Why People Didn’t Use Walkman Anymore

Generation Z may no longer know Walkman. They might be more familiar with digital music players. However, for generations before them, the Walkman is a legend. He was so admired in his day.

The late Steve Jobs was one of those who admired the piranto. Is John Sculley, Apple’s Chief Executive Officer who tells the admiration of Jobs to Walkman. The former President of Pepsi in his conversation with Leander Kahney, a journalist from the Cult of Mac, said that he and Steve Jobs, quite often met Akio Morita, Sony’s co-founder. During one of his visits, Akio gave Sculley and Jobs a souvenir. Still, each Apple executive gets a Walkman, a 14 ounce blue and silver cassette player.

“Jobs and I have never seen such a product before,” Sculley recalled the incident. “And indeed there is no such product. Jobs was fascinated by the object. ”

“Jobs took, looking at each part, they wondered how the compatibility and completion of the product was built,” said Sculley describing how impressed Jobs was at Walkman.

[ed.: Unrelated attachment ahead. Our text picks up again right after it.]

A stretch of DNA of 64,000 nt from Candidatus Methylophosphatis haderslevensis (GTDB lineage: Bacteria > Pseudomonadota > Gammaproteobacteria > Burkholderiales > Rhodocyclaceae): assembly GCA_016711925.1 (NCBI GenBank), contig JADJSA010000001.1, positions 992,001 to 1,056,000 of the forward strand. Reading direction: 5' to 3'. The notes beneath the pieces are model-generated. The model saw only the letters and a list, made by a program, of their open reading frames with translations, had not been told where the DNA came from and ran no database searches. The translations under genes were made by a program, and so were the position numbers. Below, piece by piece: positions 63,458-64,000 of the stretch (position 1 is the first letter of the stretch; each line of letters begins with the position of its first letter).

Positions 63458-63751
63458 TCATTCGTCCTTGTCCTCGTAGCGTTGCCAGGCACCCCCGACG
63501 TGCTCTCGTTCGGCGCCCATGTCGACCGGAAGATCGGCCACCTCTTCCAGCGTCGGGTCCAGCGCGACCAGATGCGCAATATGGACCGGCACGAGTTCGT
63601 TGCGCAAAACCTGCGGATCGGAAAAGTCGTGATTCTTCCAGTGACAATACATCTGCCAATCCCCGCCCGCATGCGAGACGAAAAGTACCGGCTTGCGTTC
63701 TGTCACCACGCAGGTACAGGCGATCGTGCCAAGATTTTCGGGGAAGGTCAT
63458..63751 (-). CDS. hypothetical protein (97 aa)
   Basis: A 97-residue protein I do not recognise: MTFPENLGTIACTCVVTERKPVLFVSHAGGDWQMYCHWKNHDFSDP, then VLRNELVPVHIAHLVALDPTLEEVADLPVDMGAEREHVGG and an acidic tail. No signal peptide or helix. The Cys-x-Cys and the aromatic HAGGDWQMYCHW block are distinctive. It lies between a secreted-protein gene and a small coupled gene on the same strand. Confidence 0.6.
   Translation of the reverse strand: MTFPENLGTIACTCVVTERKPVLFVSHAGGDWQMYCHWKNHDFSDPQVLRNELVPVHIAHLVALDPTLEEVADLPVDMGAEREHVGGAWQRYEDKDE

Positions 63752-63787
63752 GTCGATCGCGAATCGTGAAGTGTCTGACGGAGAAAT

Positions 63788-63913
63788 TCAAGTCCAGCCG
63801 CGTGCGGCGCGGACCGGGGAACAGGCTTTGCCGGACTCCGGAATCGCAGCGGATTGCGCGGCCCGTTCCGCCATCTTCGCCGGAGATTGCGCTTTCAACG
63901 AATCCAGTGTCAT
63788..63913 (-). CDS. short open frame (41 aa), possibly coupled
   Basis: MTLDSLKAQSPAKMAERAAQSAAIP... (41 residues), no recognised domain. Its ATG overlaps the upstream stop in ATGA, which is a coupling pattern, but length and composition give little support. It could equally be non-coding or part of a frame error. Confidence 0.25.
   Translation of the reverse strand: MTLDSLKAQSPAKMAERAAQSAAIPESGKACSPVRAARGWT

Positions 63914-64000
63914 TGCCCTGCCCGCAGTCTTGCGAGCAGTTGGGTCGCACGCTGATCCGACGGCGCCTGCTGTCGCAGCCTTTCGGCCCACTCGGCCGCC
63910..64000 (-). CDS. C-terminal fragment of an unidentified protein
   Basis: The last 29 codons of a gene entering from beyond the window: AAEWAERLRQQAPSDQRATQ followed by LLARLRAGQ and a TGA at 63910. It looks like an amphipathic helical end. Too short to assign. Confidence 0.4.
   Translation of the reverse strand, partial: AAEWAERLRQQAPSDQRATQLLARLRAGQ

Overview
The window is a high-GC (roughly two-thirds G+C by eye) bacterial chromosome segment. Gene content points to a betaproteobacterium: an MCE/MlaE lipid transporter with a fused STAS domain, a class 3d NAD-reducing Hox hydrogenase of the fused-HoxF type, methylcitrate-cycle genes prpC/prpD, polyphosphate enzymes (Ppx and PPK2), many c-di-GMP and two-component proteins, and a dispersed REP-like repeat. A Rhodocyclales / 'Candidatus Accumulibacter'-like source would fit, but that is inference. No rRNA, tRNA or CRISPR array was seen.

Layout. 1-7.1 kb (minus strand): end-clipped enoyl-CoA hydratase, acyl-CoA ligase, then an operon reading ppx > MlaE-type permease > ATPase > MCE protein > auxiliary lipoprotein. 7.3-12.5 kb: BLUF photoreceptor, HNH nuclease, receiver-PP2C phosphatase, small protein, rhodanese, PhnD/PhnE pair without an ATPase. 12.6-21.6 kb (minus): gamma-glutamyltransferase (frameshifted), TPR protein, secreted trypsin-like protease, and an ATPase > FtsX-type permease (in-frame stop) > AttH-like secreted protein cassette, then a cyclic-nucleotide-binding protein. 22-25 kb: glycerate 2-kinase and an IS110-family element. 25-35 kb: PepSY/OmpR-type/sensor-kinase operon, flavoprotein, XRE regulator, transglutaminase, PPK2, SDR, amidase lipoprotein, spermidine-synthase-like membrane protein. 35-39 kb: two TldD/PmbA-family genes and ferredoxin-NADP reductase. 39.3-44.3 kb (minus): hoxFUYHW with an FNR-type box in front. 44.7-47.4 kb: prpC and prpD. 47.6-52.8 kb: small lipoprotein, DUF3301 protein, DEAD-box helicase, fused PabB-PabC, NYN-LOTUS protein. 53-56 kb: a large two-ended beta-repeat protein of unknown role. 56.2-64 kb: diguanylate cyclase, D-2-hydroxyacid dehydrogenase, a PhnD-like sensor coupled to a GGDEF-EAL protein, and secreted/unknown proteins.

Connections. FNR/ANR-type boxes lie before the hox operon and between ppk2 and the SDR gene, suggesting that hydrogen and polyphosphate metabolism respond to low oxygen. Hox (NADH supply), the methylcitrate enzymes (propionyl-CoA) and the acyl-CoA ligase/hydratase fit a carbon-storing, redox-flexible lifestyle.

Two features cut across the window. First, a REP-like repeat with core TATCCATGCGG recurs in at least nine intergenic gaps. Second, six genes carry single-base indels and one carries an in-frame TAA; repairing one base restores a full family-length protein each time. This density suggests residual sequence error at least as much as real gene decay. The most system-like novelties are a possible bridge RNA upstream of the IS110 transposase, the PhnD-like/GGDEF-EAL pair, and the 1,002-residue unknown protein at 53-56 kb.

Portable music
Masaru Ibuka, Sony’s co-founder, often travels in business. As a connoisseur of music, he often brings TC-D5, a tape recorder and cassette player made by Sony which was sold to the market in 1978. In general, TC-D5 is made by Sony for professionals, especially journalists or a secretary who need to record business talks. For the layman, TC-D5 is like an ordinary audio device, mainly because of its size which is quite large.

Because it’s too big, Masaru isn’t comfortable with the device. He then asked Norio Ohga, his subordinate at Sony, to create a portable version of the TC-D5, by disarming the recording function on the TC-D5.

Then, the creation process at Masaru’s request was carried out. Nobutoshi Kihara, who designed the Walkman shape, said that he and his team “drew the Walkman design on paper and closed his eyes to imagine what the Walkman looked like.”

On July 1, 1979, exactly today 39 years ago, or almost a year after Sony released the TC-D5, Masaru’s request was fulfilled. At that time, Sony released TPS-L2, a portable cassette player, having two 3.5 mm jack holes to connect it to headphones / earphones. In general, the box-shaped object is called “Walkman,” but in some areas, such as the United States, it is named “Sound-About.”